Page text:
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Following on...

  • 19-01-2007 11:57pm
    Closed Accounts Posts: 5

    Conrod wrote:
    My birth mother is from Offaly and I was adopted in London, through the Crusade of Rescue at 6 months of age in the summer of 1959.
    With the help of the CoR (now the Catholic Childrens Society), we traced my birth mother's current address. The CCS spoke on the phone to her on my behalf and forwarded on a letter I had written to her. Unfortunately, her husband had died recently, and she couldn't face telling her other children about me, so we have never met. It's tempting to go down just to see what she looks like, but I dont think that would be right.
    Hope this isnt too long an intro. :rolleyes:
    Not too long an intro at all ;)
    How long ago is it since you sent the letter? I suppose about 6 months or a year would be time enough to leave it. It's hard to know in these situations, but I wouldn't leave it any longer than that if it was me. These things can get put on the long finger so to speak, and the more time that passes, the less inclined you are to do anything about it. It would be a shame if it fizzled out after getting so far.
    I thought I'd start a new thread rather than bung up the introductions one :)

    At my first appointment at CCS I was given all the original papers relating to my adoption. These included handwritten letters from my birth mother and also the nuns who ran the Crusade of Rescue at the time. Also, I was 3 days away from being sent back to Cork when my adoptive parents were approved.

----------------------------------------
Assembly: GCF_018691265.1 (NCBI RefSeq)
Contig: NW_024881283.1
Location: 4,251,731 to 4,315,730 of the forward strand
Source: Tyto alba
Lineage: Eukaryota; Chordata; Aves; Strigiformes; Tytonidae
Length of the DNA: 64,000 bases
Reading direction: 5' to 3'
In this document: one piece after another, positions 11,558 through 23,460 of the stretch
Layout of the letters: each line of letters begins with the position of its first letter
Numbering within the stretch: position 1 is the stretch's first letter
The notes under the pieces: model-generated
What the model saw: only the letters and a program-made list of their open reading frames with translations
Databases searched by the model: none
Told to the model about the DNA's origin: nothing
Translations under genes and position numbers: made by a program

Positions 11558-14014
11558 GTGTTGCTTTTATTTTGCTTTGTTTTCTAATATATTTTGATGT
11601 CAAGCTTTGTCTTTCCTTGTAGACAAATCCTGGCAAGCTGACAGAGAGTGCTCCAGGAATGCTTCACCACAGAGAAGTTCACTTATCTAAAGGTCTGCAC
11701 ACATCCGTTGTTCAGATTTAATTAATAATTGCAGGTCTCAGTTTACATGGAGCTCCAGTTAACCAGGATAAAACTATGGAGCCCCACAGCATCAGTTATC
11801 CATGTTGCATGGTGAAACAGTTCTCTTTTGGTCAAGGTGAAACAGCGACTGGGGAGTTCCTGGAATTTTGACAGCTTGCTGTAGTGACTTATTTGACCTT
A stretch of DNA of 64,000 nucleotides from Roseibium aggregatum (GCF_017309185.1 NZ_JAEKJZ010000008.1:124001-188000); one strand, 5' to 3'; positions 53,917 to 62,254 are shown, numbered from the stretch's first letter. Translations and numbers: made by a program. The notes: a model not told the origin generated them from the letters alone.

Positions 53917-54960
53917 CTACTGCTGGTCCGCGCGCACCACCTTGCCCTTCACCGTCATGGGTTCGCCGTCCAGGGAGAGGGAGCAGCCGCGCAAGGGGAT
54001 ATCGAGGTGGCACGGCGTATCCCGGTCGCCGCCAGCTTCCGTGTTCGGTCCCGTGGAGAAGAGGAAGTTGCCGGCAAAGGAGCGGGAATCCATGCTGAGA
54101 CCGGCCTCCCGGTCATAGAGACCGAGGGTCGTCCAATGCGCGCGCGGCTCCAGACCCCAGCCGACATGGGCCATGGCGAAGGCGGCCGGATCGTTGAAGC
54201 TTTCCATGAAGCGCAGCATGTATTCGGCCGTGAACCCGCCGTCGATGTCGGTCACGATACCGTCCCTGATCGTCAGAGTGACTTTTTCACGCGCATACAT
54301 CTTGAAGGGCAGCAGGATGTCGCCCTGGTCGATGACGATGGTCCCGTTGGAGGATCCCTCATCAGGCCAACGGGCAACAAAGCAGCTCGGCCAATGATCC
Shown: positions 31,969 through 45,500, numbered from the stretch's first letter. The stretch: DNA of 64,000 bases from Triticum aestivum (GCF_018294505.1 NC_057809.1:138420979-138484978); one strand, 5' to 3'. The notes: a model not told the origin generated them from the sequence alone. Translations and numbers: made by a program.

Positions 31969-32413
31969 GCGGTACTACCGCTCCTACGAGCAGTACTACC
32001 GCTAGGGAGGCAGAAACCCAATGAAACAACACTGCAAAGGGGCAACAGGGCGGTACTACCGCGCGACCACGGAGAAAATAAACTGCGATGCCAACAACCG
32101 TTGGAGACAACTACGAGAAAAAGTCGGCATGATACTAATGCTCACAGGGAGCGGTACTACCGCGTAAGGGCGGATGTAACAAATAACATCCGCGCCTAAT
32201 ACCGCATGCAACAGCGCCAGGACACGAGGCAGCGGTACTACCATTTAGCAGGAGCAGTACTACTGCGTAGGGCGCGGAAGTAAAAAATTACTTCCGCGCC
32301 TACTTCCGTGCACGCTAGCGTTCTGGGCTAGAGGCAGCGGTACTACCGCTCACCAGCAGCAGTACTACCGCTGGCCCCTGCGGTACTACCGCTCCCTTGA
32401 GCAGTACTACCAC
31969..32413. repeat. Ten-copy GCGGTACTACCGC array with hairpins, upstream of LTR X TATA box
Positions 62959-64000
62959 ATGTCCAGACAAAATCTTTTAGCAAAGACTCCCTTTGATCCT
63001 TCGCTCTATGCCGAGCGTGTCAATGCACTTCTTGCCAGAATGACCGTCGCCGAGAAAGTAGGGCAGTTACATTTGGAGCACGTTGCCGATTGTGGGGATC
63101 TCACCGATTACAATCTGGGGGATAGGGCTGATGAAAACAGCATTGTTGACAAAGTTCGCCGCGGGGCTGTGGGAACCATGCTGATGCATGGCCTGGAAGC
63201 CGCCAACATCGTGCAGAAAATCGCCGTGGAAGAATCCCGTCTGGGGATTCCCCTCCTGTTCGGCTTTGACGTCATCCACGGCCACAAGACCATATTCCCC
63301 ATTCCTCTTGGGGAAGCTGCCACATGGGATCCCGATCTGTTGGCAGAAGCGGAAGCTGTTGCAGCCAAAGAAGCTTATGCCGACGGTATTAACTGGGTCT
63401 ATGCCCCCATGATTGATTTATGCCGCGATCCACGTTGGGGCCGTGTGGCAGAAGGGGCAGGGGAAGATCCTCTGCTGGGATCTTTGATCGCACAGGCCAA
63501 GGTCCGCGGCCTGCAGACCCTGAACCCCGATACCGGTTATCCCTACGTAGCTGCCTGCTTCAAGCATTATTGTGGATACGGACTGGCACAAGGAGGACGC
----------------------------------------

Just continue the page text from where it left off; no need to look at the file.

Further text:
The lady I met at CCS suggested I write a letter to my birth mother, which she kept, and when we traced my birth mother, the letter was passed on to her. My birth mother later phoned the lady at CCS to say that she didn't feel that she could meet me, for the reasons at the top, but was keeping the letter in her bedside cabinet. Now the ball is in my birth mother's court. If she doesn't want to make contact for whatever reason, I have to respect her decision.
    I've been to her home village in Offaly, paid respects to my relatives in the cemetary, had a Guinness in the pub, lit a candle in the church and not told anyone why I was there. I wont go back, but I consider it as my true home.
    It didn't work out as I had hoped, but it was a roller coaster ride doing all the research and tracing and I am so glad I did it.
    Good luck to all who take this on :)


  • Registered Users Posts: 2,131 ✭✭✭holly_johnson

    That's a great story and fair play for going to the village and doing what you did. It really helps you connect with your heritage I feel. I felt the same when I went to Holland to visit my natural fathers grave.

    IMO, if she has kept the letter in her bedside locker, it sounds like she is thinking about you and hasn't put you aside. I would be hopeful that she will contact you again when she feels ready.

    Hope it all works out for you!